Carriers Fly the Flag for SD-WAN Service Specs

LOS ANGELES -- MEF19 -- While MEF specifications can help cut through the noise in the SD-WAN market by defining terminology and feature sets, Heavy Reading Principal Analyst Sterling Perrin asked panelists here yesterday if standards could threaten to turn SD-WAN into a commodity.

On the heels of MEF publishing SD-WAN service attribute specifications (a.k.a. MEF 70) this fall, the industry organization is now providing certifications for SD-WAN services and professional training on the technology. If the industry at large supports the standard and starts certifying SD-WAN services, how will service providers and vendors differentiate in an already crowded market? That's the question Perrin asked panelists from Verizon, Sparkle, Bell Canada, Comcast Business and PCCW Global.

(L to R) Mehmet Toy, Verizon; Daniele Mancuso, Sparkle; Jeremy Wubs, Bell Canada; Bob Victor, Comcast Business; Jay Turner, PCCW; and Sterling Perrin, Heavy Reading.
(L to R) Mehmet Toy, Verizon; Daniele Mancuso, Sparkle; Jeremy Wubs, Bell Canada; Bob Victor, Comcast Business; Jay Turner, PCCW; and Sterling Perrin, Heavy Reading.

Standards provide a common framework that delivers a necessary foundation to meet customer needs from their SD-WAN service, said Mehmet Toy, Ph.D, Associate Fellow, Verizon. "You can innovate further and develop additional functionality … It's great to have a common ground for all of us to use and manage."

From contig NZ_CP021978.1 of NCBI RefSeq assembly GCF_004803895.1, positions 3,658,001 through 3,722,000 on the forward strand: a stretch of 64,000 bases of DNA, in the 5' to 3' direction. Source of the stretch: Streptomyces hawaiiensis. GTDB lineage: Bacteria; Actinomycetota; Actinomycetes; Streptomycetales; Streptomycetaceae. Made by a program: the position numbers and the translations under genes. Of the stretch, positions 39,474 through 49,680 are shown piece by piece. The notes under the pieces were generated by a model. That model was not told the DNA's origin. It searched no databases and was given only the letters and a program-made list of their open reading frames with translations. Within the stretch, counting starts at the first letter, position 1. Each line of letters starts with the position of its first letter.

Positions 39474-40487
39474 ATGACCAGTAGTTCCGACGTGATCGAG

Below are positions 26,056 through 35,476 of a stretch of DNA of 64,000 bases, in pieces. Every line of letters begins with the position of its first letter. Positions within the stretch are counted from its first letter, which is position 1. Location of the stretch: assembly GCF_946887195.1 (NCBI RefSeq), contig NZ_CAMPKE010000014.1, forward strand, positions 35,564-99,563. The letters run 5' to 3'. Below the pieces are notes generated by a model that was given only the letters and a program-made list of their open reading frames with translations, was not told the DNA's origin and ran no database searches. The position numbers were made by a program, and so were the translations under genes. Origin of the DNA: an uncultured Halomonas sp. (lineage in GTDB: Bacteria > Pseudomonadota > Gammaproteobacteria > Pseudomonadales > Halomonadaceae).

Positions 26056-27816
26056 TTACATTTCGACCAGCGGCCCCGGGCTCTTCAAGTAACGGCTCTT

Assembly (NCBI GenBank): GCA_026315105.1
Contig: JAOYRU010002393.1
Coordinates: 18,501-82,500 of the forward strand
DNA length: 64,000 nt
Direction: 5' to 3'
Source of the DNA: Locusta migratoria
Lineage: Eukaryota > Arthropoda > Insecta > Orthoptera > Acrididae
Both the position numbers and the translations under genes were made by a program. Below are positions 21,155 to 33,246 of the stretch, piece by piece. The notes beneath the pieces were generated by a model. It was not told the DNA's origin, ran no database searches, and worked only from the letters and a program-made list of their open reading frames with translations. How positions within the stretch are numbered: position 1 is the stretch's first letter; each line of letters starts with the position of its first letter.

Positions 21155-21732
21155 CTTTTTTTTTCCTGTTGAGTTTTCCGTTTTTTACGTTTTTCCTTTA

Bob Victor, senior VP of product management at Comcast Business, delivered a food metaphor to lend support to the argument for SD-WAN standards. Just as consumers want certified milk to ensure they're receiving a safe, quality product, industry standards provide reassurance that an SD-WAN service meets a consensus of requirements.

"It's to allow the service providers to get scale. If all the SD-WAN platforms are different, it's really hard to support many of them," said Victor. To the extent we can get to them into a common framework, it reduces our costs, we become efficient and pass those [cost savings] off to enterprises to adopt it more quickly."

Having a solid foundation of standards in turn will drive adoption of SD-WAN in the telecom industry -- even among web-scalers.

"We're trying to drive adoption and the challenge is to get up the adoption curve … At some point we can convince cloud providers to jump into the ecosystem and add value there. [Standards] are really in everyone's interest," Victor added.

Standards set the bar for "what 'really good' looks like," said Jeremy Wubs, senior VP of marketing for Bell Business Markets, Bell Canada, but it's up to the industry to go above and beyond "really good" by adding features and functionality that differentiate SD-WAN services (perhaps the difference between 2% milk and chocolate milk?).

In addition to certifications for SD-WAN services and the establishment of SD-WAN standards, Daniele Mancuso, chief marketing solutions and business development officer for Sparkle, said vendor interoperability is an important goal to pursue in the future to maintain interoperability between connection points and avoid SD-WAN service disruption.

"Interoperability in multivendor characteristics becomes critical for a service like SD-WAN. You should at least be sure if you leave one vendor-based domain for another, at the interconnection points you have full interoperability and you don't lose the connection."

— Kelsey Kusterer Ziser, Senior Editor, Light Reading

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